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James Frayne is Director of communications agency Public First and author of Meet the People, a guide to moving public opinion. The focus of this column is Theresa May’s conservatism for “ordinary working people”.

I wrote recently how the Government enjoys the great luxury of time because of the weakness of Jeremy Corbyn’s Labour – time Number 10 and Government departments can spend planning and executing key functions of Government rather than worrying about what competent opposition parties might do. It’s a great position to be in but there’s a problem associated with it, too.

The lack of serious opposition and scrutiny has cost the Government some of its sharpness. As is so often true in politics, it’s not on the really big issues in the public eye where the Government makes errors, but on issues irrelevant to people that live and work in Whitehall and Westminster but important to ordinary people across the country. These are issues rarely discussed in political circles and where politicians and advisers have no intuitive sense for what’s right.

The most obvious problem surrounds business rates, which has been creating negative headlines for weeks. While research by the Centre for Cities suggests business rates will fall in most cities in England and Wales, business lobby groups are extremely concerned about the prospect of significant increases when they consider property taxes to be high already. Whether their concern is overstated remains to be seen, but small firms are particularly concerned about the prospects of higher rates. At best, this was a major problem of communication.

This problem was followed by the announcement that the so-called “discount rate” – used to calculate compensation payouts – is set to fall. This could lead to higher compensation payouts and therefore threatens much higher car insurance premiums. Given that people outside London rely almost entirely on their cars, it’s a bad decision. The Government has said it’ll look again at the plans, which is encouraging, but the nature of any change is unclear now. (Full disclosure: Public First currently works with the Association of British Insurers on an unrelated project.)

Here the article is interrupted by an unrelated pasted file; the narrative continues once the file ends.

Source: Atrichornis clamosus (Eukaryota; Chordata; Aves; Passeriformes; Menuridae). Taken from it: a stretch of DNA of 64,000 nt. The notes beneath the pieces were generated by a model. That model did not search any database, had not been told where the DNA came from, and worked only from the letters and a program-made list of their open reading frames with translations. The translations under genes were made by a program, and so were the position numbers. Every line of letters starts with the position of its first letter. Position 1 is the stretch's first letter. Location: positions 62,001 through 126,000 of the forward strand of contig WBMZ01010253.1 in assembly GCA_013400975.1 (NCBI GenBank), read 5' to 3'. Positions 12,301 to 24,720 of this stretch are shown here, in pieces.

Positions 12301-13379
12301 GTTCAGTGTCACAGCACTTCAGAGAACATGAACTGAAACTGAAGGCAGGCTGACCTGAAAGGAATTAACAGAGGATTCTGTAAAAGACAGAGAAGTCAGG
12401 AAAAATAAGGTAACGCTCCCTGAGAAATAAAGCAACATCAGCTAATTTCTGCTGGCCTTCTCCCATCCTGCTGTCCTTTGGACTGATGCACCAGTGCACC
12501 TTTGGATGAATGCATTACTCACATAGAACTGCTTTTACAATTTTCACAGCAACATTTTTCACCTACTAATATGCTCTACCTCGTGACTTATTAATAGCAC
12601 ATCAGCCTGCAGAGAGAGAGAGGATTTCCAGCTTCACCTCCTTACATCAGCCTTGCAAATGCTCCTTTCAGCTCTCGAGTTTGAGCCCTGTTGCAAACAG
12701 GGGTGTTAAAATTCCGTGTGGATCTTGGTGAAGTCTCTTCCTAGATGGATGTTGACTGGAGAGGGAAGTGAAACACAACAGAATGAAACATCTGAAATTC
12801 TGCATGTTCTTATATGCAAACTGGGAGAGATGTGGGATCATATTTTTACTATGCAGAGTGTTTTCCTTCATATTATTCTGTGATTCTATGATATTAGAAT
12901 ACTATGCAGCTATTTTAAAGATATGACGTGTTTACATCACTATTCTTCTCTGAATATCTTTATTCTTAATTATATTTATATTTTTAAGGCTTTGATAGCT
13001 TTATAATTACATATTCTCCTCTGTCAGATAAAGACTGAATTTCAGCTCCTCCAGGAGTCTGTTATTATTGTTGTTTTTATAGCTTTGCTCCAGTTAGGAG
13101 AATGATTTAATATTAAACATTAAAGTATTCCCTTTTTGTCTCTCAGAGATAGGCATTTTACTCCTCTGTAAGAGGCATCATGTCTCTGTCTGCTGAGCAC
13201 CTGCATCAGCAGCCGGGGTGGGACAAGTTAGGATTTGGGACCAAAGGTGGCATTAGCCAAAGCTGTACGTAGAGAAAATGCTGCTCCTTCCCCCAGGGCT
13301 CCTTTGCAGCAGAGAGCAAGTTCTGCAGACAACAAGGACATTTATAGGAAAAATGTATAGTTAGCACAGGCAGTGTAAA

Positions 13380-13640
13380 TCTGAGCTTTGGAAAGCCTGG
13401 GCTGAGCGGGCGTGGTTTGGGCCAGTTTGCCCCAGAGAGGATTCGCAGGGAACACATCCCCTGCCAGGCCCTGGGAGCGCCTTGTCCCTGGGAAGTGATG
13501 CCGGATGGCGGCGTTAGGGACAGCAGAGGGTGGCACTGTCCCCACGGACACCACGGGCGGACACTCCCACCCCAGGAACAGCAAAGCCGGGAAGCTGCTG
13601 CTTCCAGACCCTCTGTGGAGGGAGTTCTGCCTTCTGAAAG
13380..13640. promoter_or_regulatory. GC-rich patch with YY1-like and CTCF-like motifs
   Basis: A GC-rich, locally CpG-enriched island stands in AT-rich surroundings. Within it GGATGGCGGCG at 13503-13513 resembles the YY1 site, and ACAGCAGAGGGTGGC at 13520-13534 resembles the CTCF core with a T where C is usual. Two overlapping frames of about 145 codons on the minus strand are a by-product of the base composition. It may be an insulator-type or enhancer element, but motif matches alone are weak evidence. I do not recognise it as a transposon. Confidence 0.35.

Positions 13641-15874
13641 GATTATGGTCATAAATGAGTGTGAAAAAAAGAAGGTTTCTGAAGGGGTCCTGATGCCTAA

And in a similar vein, we now hear that the Government is looking at further changes to the tax status of the self-employed and those that run small businesses. Amongst other things, it’s been suggested the Government might look at raising NICs for the self-employed and further raise taxes on dividend payments. While such changes are meant to ensure national tax revenues don’t drop as self-employment rises and the structure of the economy evolves, it risks major tax rises on people that struggle to make a decent middle class living.

Some will deny such policy changes could be called errors. At a time when the Government needs more revenue, that’s reasonable. But there are many options available to Government and going after small businesses and people that rely on their cars can’t surely be considered anything other than political mistakes. If the Government still defines itself by those just about managing, it’s a strange political agenda.

It would be wrong to suggest the Government is on the wrong side of public opinion generally and wrong to suggest that it’s serially incompetent. On the contrary, it’s getting the big decisions right and Number 10 and the wider Government machine is well run. But it’s on what might seem like little things – somewhat technical policies which only affect those in faraway provincial Britain – where the Government is making mistakes.

42 comments for: James Frayne: The lack of a serious Opposition has dulled the Government’s edge

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